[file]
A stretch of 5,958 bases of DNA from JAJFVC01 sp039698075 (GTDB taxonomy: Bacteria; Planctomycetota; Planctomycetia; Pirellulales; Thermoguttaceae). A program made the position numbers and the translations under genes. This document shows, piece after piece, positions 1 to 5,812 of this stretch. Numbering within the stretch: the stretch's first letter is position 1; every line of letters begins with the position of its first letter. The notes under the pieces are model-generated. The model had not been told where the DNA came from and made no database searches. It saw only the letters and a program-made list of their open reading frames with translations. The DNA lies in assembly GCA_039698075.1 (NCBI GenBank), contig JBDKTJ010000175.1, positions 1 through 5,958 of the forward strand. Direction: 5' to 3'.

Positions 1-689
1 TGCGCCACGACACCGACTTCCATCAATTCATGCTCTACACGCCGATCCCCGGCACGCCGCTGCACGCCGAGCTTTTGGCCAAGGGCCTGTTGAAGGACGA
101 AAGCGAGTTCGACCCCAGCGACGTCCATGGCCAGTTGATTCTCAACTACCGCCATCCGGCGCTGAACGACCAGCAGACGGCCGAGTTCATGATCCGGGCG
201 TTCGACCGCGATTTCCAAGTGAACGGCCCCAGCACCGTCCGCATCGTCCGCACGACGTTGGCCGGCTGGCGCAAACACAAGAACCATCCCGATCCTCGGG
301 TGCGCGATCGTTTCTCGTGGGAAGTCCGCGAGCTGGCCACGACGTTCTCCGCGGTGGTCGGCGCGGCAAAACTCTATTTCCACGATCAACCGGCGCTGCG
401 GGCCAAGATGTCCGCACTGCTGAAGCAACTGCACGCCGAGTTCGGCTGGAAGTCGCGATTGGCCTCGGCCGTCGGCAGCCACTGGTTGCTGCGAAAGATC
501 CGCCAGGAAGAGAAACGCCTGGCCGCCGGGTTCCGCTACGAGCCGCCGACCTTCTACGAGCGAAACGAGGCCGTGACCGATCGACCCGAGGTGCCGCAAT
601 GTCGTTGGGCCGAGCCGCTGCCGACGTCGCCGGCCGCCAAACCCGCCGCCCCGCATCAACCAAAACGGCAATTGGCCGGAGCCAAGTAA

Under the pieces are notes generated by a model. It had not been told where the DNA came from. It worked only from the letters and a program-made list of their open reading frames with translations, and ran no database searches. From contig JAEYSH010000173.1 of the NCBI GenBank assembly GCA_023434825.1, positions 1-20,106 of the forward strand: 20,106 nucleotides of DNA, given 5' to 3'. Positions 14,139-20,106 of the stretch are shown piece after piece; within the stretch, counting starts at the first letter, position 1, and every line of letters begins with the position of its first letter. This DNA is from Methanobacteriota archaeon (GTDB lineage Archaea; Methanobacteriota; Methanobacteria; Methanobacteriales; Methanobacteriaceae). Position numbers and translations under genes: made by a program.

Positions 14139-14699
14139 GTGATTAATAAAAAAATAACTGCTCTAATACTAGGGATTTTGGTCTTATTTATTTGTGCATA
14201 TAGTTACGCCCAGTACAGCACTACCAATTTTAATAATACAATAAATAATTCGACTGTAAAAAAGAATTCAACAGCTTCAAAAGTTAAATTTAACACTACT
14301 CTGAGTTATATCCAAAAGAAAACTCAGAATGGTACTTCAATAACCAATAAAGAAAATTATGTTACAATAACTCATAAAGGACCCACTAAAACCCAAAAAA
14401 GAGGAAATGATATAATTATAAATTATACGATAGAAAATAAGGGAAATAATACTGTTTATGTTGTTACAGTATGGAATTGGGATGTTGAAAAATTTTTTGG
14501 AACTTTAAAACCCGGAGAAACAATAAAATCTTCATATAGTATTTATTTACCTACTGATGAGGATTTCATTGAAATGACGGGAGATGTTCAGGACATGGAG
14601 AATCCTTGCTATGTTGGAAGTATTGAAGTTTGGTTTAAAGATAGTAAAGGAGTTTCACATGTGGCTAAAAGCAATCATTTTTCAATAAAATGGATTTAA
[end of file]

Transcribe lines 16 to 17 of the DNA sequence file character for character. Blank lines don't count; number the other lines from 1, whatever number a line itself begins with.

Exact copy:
14501 AACTTTAAAACCCGGAGAAACAATAAAATCTTCATATAGTATTTATTTACCTACTGATGAGGATTTCATTGAAATGACGGGAGATGTTCAGGACATGGAG
14601 AATCCTTGCTATGTTGGAAGTATTGAAGTTTGGTTTAAAGATAGTAAAGGAGTTTCACATGTGGCTAAAAGCAATCATTTTTCAATAAAATGGATTTAA